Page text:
Adrian Newey publicly backtracks on criticism

Red Bull chief technology officer Adrian Newey had previously stated that he wasn't a fan of the new regulations.

Red Bull’s dominant 2022 campaign could easily be labelled as the Austrians most successful in Formula 1, with the team having claimed both the Drivers’ and the Constructors’ Championship with relative ease.

17 wins from 22 races really does highlight just how immense Red Bull and Max Verstappen in particular were during the most recent season, with the side having clearly gathered the best understanding of the new aerodynamic regulations.

The team’s secret weapon, chief technology officer Adrian Newey, can be thanked for the team’s incredible RB18, which was the best car consistently across the year.

Interestingly, Newey wasn’t happy when the new regulations were initially announced, after claiming in 2021 that the change of regulations wasn’t “right”.

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“I think if you come up with completely new regulations, we should make sure it’s right. And these rules just aren’t,” Newey said in 2021.

Perhaps as a result of their success, Newey has had a dramatic change of heart.

The incredible engineer has actually revealed his surprise at how much “freedom” there was to improve the car, something he believes is visible through so many teams having gone a different direction with the new regulations.

“When I first read the rules two years ago, I was really frustrated,” he said.

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“They looked extremely restrictive. I have to admit that I had to change my mind.

“The chassis and the front wing are in a very narrow framework, but then there are areas with a surprising amount of freedom. These include the sidepods and the floor.

“The different sidepod shapes are also easy for fans to distinguish, which is a good thing.”

Whilst Red Bull did ultimately cruise to both titles, they were at times challenged by Ferrari and occasionally Mercedes.

All three interpreted the new regulations differently, with Mercedes having opted for the revolutionary ‘zero sidepods’, something that Newey found as a “real surprise”.

“It means none of us is absolutely right and there has to be something better,” Newey said, in regard to each team’s different interpretation of the regulations.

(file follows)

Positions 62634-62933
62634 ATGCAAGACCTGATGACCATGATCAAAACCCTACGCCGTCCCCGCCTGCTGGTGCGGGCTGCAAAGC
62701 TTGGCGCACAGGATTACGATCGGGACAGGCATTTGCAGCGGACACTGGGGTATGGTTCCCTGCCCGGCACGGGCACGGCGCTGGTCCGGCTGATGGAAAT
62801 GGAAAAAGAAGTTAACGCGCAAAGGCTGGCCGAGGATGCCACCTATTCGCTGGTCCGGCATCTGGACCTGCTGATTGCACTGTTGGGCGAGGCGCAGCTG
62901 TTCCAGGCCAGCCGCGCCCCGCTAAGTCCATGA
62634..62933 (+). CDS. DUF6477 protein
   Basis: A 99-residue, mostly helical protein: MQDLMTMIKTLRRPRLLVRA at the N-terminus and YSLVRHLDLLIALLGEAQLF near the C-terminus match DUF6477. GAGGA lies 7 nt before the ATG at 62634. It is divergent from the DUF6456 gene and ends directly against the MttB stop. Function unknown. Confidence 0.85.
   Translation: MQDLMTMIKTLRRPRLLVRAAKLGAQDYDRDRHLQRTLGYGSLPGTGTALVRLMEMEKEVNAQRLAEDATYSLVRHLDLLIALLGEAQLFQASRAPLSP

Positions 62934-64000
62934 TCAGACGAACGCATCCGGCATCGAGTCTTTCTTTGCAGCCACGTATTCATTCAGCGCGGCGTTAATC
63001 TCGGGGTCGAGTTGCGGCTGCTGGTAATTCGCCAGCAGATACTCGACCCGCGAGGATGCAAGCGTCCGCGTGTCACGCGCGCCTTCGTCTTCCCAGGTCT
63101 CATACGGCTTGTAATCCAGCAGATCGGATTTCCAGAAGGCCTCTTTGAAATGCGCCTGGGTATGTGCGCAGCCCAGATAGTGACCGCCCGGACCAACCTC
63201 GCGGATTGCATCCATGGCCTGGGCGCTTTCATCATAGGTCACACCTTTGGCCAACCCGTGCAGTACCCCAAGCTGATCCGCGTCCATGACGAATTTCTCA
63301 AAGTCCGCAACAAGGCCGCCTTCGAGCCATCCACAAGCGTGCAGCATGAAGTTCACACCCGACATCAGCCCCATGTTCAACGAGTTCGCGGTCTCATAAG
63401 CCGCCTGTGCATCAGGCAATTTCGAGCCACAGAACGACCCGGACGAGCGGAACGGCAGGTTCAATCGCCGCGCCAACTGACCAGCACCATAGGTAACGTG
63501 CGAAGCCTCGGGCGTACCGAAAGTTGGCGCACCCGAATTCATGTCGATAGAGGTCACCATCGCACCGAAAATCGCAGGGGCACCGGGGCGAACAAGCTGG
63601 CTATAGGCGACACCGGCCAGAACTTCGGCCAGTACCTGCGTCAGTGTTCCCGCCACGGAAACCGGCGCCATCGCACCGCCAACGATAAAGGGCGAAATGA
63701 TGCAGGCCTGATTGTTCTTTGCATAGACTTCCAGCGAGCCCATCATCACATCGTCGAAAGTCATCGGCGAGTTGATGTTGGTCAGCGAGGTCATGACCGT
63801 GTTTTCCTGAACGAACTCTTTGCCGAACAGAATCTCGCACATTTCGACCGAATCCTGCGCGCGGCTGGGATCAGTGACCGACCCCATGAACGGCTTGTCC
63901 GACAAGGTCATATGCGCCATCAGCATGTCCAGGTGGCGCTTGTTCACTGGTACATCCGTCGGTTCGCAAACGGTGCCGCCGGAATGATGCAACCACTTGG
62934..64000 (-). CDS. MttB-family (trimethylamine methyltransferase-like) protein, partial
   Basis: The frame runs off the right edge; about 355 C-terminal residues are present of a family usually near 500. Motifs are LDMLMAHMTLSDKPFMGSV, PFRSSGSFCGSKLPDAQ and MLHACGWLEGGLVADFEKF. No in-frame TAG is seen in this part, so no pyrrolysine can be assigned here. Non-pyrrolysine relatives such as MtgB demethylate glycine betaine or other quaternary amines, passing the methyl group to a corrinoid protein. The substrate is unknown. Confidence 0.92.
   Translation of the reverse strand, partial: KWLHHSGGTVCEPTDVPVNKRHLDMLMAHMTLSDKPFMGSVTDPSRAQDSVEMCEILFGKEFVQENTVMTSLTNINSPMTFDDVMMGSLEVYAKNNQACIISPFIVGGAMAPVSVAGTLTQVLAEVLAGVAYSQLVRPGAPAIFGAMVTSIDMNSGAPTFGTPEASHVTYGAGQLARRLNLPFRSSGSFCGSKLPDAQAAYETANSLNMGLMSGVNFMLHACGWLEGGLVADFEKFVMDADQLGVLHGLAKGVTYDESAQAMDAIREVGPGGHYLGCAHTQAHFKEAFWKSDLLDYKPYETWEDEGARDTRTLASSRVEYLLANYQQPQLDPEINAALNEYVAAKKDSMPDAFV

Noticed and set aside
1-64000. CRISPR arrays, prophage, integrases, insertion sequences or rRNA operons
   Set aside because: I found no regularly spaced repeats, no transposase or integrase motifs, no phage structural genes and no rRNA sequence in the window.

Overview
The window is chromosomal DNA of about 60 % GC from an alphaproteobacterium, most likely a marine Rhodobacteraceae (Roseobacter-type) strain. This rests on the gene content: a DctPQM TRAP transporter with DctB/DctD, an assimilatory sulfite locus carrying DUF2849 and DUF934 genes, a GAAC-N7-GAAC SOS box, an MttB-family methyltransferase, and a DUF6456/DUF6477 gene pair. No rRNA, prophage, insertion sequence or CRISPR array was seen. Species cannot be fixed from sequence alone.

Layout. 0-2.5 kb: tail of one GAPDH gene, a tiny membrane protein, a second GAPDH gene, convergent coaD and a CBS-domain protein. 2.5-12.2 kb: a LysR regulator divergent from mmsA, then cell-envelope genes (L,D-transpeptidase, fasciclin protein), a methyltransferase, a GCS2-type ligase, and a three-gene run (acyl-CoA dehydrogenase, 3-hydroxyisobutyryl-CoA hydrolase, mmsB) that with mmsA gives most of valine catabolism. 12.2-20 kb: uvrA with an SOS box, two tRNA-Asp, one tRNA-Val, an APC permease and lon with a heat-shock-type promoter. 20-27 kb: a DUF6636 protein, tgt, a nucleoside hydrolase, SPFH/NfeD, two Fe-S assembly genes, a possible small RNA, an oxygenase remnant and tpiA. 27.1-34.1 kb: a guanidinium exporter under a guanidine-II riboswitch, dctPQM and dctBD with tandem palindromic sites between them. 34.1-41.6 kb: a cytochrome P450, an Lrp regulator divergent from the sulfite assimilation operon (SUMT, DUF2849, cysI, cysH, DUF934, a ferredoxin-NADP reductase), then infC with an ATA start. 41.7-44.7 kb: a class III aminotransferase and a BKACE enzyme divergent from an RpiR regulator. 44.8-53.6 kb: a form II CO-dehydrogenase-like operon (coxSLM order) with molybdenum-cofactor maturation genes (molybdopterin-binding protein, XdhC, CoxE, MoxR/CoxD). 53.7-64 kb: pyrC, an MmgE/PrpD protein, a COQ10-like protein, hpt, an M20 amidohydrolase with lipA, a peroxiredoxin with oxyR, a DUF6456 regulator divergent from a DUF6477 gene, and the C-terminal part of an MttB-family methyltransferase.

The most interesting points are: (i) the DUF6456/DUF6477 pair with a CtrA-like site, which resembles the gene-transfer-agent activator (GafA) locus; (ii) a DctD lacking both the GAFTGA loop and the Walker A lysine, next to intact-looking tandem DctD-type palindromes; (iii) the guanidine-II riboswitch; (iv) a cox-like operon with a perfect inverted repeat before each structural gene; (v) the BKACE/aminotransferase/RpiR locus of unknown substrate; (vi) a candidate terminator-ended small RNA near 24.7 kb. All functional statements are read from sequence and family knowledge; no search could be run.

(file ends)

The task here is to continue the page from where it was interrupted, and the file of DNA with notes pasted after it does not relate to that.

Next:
“The Mercedes was a real surprise,” added Newey.

“We had overlooked that loophole and they got better and better over the year.”

Despite so many different designs, Red Bull, Ferrari, and Mercedes were the three leading teams.

Whilst it was the usual culprits at the front of the field, Newey was expecting the gap to the midfield to have been bigger, something which it wasn’t thanks to predominantly Alpine and McLaren.

“In the beginning, with us and Ferrari, there were two teams at the same level, and towards the end of the season Mercedes was getting stronger,” added the 63-year-old.

“To be honest, I was expecting bigger gaps.”

With Mercedes “getting stronger”, as noted by Newey, some might assume that 2023 will see an increased number of teams taking the Germans approach to the regulations.

Newey doesn’t see this happening just yet, with the budget cap meaning that a team can only switch their “concept” once they know it will be a “lasting success”, something the W13 certainly isn’t.

“We didn’t have the time to look at the Mercedes concept in detail,” he said.

“Under a budget cap you can no longer afford this luxury.

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“With the Mercedes, it will be the case that everyone will only copy the concept when it becomes a lasting success. We will continue to develop our concept because we know it best.

“But I don’t dare to say whether our way is the best. It is quite possible that someone else with a better idea is just around the corner.

“Think of the double diffuser. That loophole was always there. It just wasn’t discovered.”